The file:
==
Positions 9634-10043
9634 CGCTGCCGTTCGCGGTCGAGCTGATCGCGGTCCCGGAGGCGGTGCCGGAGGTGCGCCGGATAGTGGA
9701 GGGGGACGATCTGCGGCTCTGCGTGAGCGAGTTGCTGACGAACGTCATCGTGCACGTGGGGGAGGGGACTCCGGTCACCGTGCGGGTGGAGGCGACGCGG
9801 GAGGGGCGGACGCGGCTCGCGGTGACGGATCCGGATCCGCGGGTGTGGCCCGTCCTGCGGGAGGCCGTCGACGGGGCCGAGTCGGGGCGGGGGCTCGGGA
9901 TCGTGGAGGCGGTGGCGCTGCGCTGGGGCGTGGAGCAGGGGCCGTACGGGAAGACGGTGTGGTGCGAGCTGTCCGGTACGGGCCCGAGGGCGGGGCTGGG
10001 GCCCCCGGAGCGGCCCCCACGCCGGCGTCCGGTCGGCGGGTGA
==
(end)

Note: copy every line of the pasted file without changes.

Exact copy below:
Positions 9634-10043
9634 CGCTGCCGTTCGCGGTCGAGCTGATCGCGGTCCCGGAGGCGGTGCCGGAGGTGCGCCGGATAGTGGA
9701 GGGGGACGATCTGCGGCTCTGCGTGAGCGAGTTGCTGACGAACGTCATCGTGCACGTGGGGGAGGGGACTCCGGTCACCGTGCGGGTGGAGGCGACGCGG
9801 GAGGGGCGGACGCGGCTCGCGGTGACGGATCCGGATCCGCGGGTGTGGCCCGTCCTGCGGGAGGCCGTCGACGGGGCCGAGTCGGGGCGGGGGCTCGGGA
9901 TCGTGGAGGCGGTGGCGCTGCGCTGGGGCGTGGAGCAGGGGCCGTACGGGAAGACGGTGTGGTGCGAGCTGTCCGGTACGGGCCCGAGGGCGGGGCTGGG
10001 GCCCCCGGAGCGGCCCCCACGCCGGCGTCCGGTCGGCGGGTGA